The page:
From habitat magazine - issue 36, feature garden
A landscape designer has found her peace in the gentle green space between bush and sea.
Claire’s Mangawhai home was designed by Gerrad Hall and the exterior is stained in Resene Woodsman Pitch Black. The dark colour allows the home to blend into the deep green landscape, without distracting the eye. Claire used a Resene CoolColour variant, which allows the dark colour to stay cooler even in summer.
It’s impossible to count the many different shades of green that appear in Claire Talbot’s garden. It’s a kaleidoscope, the likes of which appear only on Resene colour charts. Painters looking to capture its essence would take their pick of Resene Breeze, Resene Flax, Resene Paddock and Resene Seaweed – with a peeka-boo of Resene Smashing coming from the vibrant leucadendrons.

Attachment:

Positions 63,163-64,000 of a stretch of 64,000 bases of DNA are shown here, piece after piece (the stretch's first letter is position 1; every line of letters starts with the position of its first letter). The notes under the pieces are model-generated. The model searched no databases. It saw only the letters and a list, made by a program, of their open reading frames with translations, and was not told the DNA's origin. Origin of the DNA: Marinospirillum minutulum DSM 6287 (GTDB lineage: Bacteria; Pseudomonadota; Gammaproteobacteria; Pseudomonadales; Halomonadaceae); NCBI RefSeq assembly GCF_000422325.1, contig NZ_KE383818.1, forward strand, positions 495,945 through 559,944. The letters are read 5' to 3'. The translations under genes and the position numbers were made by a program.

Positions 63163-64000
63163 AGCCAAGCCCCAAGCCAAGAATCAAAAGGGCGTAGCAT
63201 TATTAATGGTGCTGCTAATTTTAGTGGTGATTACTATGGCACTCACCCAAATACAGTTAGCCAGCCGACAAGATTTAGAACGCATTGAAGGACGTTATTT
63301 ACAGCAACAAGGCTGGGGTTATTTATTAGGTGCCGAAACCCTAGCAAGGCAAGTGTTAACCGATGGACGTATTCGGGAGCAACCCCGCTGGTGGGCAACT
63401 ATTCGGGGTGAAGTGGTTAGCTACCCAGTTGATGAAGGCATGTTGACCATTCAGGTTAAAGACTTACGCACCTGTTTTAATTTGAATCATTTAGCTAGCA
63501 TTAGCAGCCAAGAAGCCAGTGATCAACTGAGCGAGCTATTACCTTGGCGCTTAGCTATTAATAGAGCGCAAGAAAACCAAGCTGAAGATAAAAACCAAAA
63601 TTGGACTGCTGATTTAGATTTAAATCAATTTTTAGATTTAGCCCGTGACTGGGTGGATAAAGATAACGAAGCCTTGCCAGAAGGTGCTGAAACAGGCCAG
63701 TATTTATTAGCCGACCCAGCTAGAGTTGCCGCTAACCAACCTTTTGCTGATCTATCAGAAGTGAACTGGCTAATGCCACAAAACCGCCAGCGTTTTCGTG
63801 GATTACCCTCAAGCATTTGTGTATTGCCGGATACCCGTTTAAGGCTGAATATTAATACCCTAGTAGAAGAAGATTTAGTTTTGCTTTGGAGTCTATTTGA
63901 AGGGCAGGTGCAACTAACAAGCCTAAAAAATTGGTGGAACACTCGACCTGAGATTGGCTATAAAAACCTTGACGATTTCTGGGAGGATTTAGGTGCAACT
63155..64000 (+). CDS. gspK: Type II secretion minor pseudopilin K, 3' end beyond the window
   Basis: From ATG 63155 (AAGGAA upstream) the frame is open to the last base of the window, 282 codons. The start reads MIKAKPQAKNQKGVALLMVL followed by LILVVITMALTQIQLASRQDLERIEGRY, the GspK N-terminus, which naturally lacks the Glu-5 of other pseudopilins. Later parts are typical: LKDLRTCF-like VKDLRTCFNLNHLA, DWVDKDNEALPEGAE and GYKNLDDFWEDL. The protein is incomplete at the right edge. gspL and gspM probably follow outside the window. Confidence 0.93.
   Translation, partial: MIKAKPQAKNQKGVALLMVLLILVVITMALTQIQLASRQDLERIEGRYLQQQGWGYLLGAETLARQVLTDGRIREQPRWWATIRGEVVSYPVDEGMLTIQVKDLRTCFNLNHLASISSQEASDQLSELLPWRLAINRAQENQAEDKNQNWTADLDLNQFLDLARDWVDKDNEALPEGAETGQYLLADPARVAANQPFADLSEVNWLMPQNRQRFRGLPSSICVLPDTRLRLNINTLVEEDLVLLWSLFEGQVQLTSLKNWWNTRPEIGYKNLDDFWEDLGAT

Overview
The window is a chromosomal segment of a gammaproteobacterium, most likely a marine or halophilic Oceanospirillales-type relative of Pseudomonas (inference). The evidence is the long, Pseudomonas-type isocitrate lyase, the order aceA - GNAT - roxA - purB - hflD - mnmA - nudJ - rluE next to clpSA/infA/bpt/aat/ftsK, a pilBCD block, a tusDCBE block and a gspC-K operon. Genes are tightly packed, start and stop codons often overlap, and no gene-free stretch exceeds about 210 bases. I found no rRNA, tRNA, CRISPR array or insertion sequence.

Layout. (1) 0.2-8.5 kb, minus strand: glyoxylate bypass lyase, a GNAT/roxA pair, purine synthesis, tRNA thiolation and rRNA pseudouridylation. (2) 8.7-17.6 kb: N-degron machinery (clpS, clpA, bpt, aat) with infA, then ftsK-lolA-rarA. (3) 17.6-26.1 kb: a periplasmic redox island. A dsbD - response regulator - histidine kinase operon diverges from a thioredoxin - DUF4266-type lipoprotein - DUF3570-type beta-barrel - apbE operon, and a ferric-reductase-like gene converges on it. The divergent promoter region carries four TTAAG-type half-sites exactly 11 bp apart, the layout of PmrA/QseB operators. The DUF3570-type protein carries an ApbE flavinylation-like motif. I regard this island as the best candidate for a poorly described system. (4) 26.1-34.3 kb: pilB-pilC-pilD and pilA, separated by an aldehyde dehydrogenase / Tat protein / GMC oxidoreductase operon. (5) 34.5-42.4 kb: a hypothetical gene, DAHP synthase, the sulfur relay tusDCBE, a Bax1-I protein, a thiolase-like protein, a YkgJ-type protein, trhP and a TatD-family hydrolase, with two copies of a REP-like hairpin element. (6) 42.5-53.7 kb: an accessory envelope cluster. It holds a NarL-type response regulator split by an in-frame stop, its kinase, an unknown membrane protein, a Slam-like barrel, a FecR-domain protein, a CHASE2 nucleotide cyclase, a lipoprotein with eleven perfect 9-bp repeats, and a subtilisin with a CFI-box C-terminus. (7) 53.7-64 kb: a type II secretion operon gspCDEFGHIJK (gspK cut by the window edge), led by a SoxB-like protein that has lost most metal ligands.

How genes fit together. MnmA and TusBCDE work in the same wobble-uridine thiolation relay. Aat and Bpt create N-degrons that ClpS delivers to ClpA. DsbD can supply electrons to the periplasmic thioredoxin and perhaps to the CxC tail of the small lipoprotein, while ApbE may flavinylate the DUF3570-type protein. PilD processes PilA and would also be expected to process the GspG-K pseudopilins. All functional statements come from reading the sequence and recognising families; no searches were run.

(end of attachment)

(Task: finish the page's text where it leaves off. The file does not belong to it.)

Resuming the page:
Claire’s love of small surprises of colour flows from the outdoors in at ‘The Black Box’, her home located in The Sanctuary, an (aptly named) gated community five minutes from Mangawhai. Claire and her family have been visiting the area from Auckland for a decade. The Talbots spent four summers sharing a bach with friends, but after that, and with growing children (now 15, 13 and 10), it was time to find their own space.
“I knew when I first saw the land that it was right. It was a bare grassy patch, but the hills behind felt like a protective embrace.” It was the perfect blank canvas for landscape designer Claire, but first, she needed to choose a fellow artist to help her create her masterpiece. “Luckily, my friend Gerrad Hall is an architect. We didn’t want the home to be a blot on the landscape. We wanted to take the time to make sure the angles and the aspects were right.”